South Korean President Park Geun-hye — facing demands for her ouster because of a corruption scandal — announced she is willing to shorten her term at the discretion of the National Assembly and "step down afterwards," throwing an already tumultuous political situation here into more confusion.

Park, who has 14 months left in her five-year term, is a suspect in a sprawling criminal investigation over whether she enabled a cult-linked old friend — dubbed a "Rasputin-like" figure — to control state affairs without an official position and enrich herself along the way. Park faces growing calls for impeachment and the lowest-ever presidential approval rating since Korea became a democracy. She cannot be charged with a crime while she remains in office.

"Not for one second have I pursued my personal interests. I have lived my life without the smallest personal greed," Park said, in her third public statement since the scandal broke in mid-October. "The various problems that are happening now are projects that I had pursued, believing they were public and for the nation, and in the process I have not had any personal gain."

Park's willingness to step down — but only on a timeline determined by lawmakers — adds considerable uncertainty to the leadership crisis that's paralyzed South Korea for weeks.

"Many people will see this as Park's maneuver to buy time because she knows the conservative and progressive parties will have a tough time agreeing on anything," says Duyeon Kim, a fellow at Georgetown University's Institute for the Study of Diplomacy.

The impeachment process in the legislature, which was already getting underway this week, will continue, according to opposition lawmakers.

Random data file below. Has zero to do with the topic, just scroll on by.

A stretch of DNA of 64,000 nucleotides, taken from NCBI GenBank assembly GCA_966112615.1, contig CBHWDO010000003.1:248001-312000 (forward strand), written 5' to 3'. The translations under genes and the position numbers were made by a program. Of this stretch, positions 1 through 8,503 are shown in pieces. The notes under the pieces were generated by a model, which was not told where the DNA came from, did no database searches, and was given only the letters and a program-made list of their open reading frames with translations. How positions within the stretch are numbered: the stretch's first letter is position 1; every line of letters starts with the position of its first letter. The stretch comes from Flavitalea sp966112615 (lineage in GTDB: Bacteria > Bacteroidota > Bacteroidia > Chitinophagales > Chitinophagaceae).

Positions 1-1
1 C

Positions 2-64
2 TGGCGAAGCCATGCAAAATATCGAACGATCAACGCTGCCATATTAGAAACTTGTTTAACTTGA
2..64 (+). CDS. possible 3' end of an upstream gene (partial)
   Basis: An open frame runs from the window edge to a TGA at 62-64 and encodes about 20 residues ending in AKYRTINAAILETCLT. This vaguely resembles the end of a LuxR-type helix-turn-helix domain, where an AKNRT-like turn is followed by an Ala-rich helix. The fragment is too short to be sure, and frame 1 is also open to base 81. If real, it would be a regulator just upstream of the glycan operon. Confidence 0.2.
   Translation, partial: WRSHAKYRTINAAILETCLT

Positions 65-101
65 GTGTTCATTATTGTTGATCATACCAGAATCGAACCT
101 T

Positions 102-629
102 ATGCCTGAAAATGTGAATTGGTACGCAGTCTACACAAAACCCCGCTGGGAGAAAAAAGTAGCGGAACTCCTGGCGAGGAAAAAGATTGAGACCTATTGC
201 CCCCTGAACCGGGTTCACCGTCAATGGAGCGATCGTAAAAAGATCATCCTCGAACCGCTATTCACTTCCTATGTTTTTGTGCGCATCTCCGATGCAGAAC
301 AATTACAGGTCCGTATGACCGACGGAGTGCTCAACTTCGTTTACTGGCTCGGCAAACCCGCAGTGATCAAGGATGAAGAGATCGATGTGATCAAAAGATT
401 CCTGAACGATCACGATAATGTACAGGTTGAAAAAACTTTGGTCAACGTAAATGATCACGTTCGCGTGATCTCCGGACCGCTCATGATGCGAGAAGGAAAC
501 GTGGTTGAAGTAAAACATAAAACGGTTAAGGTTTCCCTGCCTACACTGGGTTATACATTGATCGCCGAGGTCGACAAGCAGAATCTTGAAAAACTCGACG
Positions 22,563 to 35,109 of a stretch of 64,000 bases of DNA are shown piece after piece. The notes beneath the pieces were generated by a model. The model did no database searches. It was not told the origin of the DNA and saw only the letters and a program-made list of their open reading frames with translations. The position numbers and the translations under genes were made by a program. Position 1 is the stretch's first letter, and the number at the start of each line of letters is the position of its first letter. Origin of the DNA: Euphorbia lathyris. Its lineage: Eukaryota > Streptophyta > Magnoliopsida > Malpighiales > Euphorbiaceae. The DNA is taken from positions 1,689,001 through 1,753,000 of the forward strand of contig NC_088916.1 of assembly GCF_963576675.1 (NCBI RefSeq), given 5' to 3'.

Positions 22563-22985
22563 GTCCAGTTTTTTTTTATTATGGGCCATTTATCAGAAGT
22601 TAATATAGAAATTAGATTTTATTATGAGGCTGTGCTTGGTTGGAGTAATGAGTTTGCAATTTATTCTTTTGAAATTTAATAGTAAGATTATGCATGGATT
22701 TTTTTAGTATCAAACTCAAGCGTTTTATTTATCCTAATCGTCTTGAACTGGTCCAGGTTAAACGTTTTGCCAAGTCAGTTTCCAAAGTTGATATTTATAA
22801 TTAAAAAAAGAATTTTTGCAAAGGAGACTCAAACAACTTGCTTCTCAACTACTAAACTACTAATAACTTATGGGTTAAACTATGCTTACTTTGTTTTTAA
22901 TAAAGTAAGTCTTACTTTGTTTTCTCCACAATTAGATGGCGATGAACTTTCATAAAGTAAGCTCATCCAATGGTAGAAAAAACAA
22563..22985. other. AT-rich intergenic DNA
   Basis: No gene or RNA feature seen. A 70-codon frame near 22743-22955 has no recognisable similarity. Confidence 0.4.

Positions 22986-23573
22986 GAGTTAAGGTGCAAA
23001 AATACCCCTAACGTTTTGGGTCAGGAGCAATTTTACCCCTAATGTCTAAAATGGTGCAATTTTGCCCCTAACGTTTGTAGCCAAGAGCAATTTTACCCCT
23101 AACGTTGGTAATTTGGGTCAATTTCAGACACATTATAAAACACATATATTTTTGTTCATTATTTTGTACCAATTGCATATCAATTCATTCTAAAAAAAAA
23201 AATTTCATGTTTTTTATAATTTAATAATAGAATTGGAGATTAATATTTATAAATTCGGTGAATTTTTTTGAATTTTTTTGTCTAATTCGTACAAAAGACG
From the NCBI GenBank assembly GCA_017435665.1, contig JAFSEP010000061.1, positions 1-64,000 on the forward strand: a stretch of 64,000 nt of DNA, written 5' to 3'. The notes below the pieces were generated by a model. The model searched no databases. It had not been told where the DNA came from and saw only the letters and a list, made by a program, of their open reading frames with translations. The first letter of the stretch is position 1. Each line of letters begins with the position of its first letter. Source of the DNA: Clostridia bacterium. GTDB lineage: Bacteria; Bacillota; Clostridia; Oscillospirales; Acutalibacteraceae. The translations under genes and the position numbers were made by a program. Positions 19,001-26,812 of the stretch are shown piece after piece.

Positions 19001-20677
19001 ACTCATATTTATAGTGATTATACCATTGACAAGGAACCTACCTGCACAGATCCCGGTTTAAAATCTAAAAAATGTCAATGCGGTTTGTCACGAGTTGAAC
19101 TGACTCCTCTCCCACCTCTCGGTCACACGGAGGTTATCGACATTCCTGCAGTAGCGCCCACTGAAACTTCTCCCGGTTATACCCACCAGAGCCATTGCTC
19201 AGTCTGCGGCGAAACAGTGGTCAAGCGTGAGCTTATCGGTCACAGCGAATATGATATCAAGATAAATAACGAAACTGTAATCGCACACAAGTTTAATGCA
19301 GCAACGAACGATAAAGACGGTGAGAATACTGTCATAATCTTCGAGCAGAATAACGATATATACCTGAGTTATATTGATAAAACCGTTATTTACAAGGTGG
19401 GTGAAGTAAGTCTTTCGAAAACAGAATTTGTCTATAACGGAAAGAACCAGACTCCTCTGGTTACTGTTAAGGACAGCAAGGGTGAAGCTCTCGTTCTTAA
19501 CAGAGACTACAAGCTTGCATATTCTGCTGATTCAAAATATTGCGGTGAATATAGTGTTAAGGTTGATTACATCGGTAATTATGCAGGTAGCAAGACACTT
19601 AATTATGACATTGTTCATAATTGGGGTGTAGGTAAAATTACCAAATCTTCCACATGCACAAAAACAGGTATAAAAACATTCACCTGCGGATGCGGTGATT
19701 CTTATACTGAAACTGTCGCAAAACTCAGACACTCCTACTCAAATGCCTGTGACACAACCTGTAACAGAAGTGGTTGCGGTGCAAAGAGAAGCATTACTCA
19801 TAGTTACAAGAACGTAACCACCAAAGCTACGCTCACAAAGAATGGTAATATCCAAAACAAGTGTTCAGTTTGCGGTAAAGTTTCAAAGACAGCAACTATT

"The speech lacked self-reflection and repentance," Youn Kwan-suk, the main opposition party's spokesman said, according to the Yonhap News Agency. "What people want is her immediate resignation, not dragging it out and passing the responsibility to the parliament."

Impeachment is a tricky and lengthy process. The national legislature would have to approve an impeachment measure by a two-thirds vote. That would require more than two dozen votes from Park's ruling Saenuri party, which is reacting positively to Park's latest maneuver. Then, a constitutional court including justices appointed by Park would have to approve the impeachment. But now that Park has thrown her fate to lawmakers, they're faced with a slew of logistical decisions.

"They will need to make decisions on many issues, including when Park is to resign, whether it is a resignation with or without impeachment and when, whether it is an 'honorable resignation' as her supporters have proposed," Kim says.

All those decision will likely take a lot of time, allowing Park to hold on to her job — for now.

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